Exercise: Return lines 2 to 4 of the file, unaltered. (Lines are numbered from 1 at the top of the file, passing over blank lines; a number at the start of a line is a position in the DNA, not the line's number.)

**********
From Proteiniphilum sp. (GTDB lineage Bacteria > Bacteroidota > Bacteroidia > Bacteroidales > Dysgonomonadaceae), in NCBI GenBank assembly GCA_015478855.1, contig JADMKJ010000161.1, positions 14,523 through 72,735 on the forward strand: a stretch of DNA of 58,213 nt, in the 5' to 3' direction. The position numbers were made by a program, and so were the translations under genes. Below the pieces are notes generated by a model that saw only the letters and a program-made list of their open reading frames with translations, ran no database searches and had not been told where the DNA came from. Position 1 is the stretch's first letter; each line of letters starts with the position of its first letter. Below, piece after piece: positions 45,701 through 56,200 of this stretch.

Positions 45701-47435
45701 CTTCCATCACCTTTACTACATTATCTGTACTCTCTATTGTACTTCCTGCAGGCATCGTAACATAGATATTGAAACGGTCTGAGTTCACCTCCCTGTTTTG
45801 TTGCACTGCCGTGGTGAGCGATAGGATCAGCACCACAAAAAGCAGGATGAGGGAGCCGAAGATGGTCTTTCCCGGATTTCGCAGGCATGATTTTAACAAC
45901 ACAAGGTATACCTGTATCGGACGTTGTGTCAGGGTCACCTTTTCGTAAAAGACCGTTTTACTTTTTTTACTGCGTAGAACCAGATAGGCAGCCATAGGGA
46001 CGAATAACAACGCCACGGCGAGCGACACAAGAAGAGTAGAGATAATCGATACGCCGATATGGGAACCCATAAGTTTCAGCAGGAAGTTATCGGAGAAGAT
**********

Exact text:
Positions 45701-47435
45701 CTTCCATCACCTTTACTACATTATCTGTACTCTCTATTGTACTTCCTGCAGGCATCGTAACATAGATATTGAAACGGTCTGAGTTCACCTCCCTGTTTTG
45801 TTGCACTGCCGTGGTGAGCGATAGGATCAGCACCACAAAAAGCAGGATGAGGGAGCCGAAGATGGTCTTTCCCGGATTTCGCAGGCATGATTTTAACAAC